My blog-buddy, A.B. Dada, recently tweeted out a link to his Facebook post about “low reward dating”. I’m not a big fan of Facebook so, with his permission, here’s his whole post and link here:
Here’s additional info on his policy regarding anti-copyright (I like it)
A guy trying low reward living in 2014 asked for dating advice in 2015. Guess his TV addicted girl-friend didn’t appreciate him saying no to wasting cash at the bars and foodie crackhouses anymore.
Low reward dating is different. It’s about bonding two people closer together. It isn’t about having fun as much as knitting two disparate threads together without knotting them up or fraying them.
I’ll be writing more about low reward dating throughout 2015, but I told him about a few date ideas:
1. Go to a thrift store together and pick up some cheap musical instruments that you aren’t talented at. It might takes a few thrift stores but you’ll find it. Commit to avoiding the clothing section. Then go home, or to a park, or to a local train station and jam together.
2. Read to her. Toss her cheek on your bare chest on the couch and pick a used book up and read it. Slowly. Use your diaphragm so she takes in the deepest vibrations from your voice.
3. Fishing combined with preparing a meal later from what you’ve caught. Learn how to gather wild greens, too. That’s a full day or weekend planned right there.
I never understood the modern premise of dating. I am going to take my hard earned money and my rare time and take a woman I am attracted to so that she can be wowed by better men than me? Sure, let me take you to a movie to gawk at the ripped actor who spent 16 hour days for 3 months to get in shape. Let me take you to the concert where the more confident guy on drugs is crooning on stage. Let me take you to the bar where the mixologist in a vest and bowtie is going to juggle fancy addictive chemicals for $15 each. Let me take you to a restaurant where an executive chef is slaving others to create an amazing plated experience with rare ingredients you never heard of.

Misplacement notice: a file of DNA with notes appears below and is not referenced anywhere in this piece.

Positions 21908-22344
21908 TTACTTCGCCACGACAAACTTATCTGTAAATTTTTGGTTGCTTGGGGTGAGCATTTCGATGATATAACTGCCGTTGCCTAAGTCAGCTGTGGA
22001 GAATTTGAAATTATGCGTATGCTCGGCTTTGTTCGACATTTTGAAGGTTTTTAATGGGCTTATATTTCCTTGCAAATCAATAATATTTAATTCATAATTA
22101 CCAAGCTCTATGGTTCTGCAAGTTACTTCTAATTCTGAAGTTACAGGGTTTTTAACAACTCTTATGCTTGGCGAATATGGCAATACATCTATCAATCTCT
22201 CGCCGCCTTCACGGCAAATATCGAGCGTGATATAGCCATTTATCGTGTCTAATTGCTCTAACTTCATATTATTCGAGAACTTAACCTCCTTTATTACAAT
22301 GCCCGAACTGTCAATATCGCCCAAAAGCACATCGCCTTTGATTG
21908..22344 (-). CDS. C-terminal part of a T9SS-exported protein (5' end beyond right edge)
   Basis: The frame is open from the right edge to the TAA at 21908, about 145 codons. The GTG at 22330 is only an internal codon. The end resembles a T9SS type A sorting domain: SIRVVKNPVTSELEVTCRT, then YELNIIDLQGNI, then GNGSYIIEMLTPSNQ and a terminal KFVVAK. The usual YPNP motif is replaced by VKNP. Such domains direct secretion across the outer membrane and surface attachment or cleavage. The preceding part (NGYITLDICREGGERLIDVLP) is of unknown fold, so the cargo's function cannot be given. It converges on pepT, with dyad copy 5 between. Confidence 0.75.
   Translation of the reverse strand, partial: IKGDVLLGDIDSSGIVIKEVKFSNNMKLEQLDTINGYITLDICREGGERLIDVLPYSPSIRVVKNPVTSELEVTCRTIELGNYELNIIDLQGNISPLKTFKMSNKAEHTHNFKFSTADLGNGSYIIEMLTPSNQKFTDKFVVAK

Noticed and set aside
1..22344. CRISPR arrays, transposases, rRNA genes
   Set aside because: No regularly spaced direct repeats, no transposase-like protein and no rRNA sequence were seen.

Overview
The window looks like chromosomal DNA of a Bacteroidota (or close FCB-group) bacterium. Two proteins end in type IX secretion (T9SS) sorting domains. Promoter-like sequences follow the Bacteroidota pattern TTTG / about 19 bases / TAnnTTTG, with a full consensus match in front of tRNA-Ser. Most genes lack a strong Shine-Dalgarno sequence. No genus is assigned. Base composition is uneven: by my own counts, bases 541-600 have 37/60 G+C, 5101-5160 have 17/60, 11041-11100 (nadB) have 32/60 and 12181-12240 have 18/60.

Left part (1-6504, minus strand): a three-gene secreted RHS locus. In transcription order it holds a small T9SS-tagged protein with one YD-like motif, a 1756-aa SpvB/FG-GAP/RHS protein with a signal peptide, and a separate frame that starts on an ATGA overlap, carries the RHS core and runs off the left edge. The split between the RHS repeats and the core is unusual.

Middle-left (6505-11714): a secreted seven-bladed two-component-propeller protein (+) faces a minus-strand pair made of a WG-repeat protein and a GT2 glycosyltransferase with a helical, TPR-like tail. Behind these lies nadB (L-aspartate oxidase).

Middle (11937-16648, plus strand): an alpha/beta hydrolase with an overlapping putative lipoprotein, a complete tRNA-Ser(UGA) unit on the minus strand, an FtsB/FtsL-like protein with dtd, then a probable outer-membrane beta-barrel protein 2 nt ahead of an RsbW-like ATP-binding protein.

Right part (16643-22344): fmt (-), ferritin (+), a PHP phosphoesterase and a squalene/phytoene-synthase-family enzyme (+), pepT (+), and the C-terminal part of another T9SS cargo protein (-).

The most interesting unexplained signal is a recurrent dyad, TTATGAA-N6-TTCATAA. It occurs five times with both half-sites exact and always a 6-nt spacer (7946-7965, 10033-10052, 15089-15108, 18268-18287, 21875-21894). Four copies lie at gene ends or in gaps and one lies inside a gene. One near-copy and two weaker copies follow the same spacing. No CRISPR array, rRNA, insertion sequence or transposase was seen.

Doesn’t make sense, modern dating. It’s shared consumerism, but it doesn’t make you the winner at the end of the night. You’re just the consumer that is paying with both time and money.
A.B. is spot on. However, I don’t like the term “low reward dating” because the connotations are too negative yet the concept is perfect. Dating must not be about sharing consumerist goals. Fancy dinners, expensive gifts, and weekend trips sets up terrible future expectations and patterns. As A.B. states, dating is a fundamentally a bonding experience. While courtship is part of it, if the relationship goal is to have an satisfying and intimate relationship then it’s best to focus on the bonding element.
I prefer the term “honest dating”. That’s the process where two people get to know each other with shared activities and conversation without all the overhead of consumerism. If either the man or the woman expect such consumerism, neither party can expect real intimacy. Sure, they’ll enjoy some sexy-time and if that’s what they both want, bonus!
Honest dating is a great filter for winnowing out women who are more concerned with security than forming an intimate bond. Men must have a list of inexpensive but interesting date ideas so he can spend time with his date(s) and not be worried about impressing them with cash and prizes. Here’s the bottom line: charisma trumps cash. A trip to the zoo has more opportunities for wooing a dame than any fancy restaurant or gift of a handbag. If she mistakes a handbag for intimacy, she can hope the handbag gives her intimacy in return.